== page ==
Here’s a good story.
When we moved to Australia three years ago, I brought with me an acoustic steel guitar I had owned for some 20 plus years. It looked a bit old and used up but it still sounded like a dream. I considered it a prized possession not just for its sound quality but because I had used it in countless recordings and a few shows.
Two weeks ago, I brought it to Bambam Music store in Blacktown to have it fixed since one of the supports inside the guitar seemed to have given way. They were to send the guitar to Maton Guitars, the original maker and would have it assessed and then they would call me for the cost. From there, I would give my consent to continue or not depending on the cost of repair.
Three days before I left Sydney for Manila, I got a call from Adam, the owner of Bambam’s informing me with great regret that the shipping people had mishandled my guitar and had broken it beyond repair. I was crushed, to say the least. He was apologetic and embarrassed. He invited me to go to the store so we could come to some agreement on how to compensate me for the loss. It was there that I saw a picture of the guitar in all its sorry brokeness!
To complicate matters, Adam was in a quandary as to how much to compensate me. When Adam asked Maton Guitars how much my guitar actually cost, they could not give a categorical answer since they had stopped making the model, and their records of twenty plus years back were all gone. Besides, they didn’t even use that type of wood anymore. I told Adam that I had bought the guitar for close to 2K AUD 20+ years back in the Philippines. Maton Guitars speculated that its equivalent now, considering the advances in technology, would be in the range of anywhere between 1300 to 1800 AUD. But then that was just a guess!
To make the story short, Adam added up the cost and threw in about 500 AUD for ‘sentimental value’ and gave me a brand new, great sounding 2,700 AUD guitar with hard case in exchange for 300 AUD which I added since that was the guitar that I liked the most in his store!
I felt so good that, 1) I had a new, great sounding guitar, and 2) that Adam was so easy and helpful in making this customer happy. The whole experience also affirmed my belief that this country I had moved into has a lot of good people.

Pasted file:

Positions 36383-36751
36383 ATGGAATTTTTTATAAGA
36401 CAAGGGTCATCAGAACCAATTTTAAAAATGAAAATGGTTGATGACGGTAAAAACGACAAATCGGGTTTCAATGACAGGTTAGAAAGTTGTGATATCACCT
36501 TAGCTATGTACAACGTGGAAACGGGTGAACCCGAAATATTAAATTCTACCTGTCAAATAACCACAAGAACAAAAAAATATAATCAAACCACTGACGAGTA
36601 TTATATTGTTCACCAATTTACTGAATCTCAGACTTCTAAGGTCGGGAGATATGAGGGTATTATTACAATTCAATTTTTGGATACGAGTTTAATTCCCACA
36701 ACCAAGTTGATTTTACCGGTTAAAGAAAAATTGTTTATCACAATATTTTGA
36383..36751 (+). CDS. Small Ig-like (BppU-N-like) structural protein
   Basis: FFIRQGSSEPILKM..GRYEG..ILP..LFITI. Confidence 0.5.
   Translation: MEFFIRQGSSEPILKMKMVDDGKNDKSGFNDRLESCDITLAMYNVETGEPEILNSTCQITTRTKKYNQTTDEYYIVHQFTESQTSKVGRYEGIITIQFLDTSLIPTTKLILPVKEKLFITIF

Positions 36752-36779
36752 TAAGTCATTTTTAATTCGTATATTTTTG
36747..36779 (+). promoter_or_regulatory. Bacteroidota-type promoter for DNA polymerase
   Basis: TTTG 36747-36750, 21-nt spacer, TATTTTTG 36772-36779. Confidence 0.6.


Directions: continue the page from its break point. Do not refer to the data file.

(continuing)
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Last Saturday, I ran my first Basic Photography workshop with 5 students in Sydney, and i was so happy that it turned out really well. I was surprised at how much knowledge I already accumulated about taking photos and the ease I had in communicating them to my students.
We covered a whole lot of material and I passed on some techniques and tips that should improve their shots a whole lot. They had a great time as we did exercises indoors, outdoors and inside my studio with a real live model while testing everything they learned hands-on.
Can’t wait to run more of these in Sydney, including new types of workshops for Songwriting, Performance and the like.
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Meanwhile, back in Manila….
I will be running a more extensive Photography course here in Manila spread out in 6 sessions on May 14, 19, 21, 26, 27, 28. Here’s the description below:
“Join Mr. Jim Paredes as he shares his techniques about composition,
lighting, together with practical tips and a creative mindset that
will help you see with new eyes and capture beautiful images. He will
provide an environment for his students to break through creative
boundaries and deepen their photography skills with the ultimate goal
of creating more compelling photographs. This is a very hands-on
This workshop is designed to help you conquer technical barriers and
launch you into a new realm of creating great photographs. It is time
to take the plunge!”
This will be done in a new Photography School at The Fort. If you are interested, please contact Ms. Doranne Lim at firstname.lastname@example.org
It will be A LOT of fun and worth your while. I promise.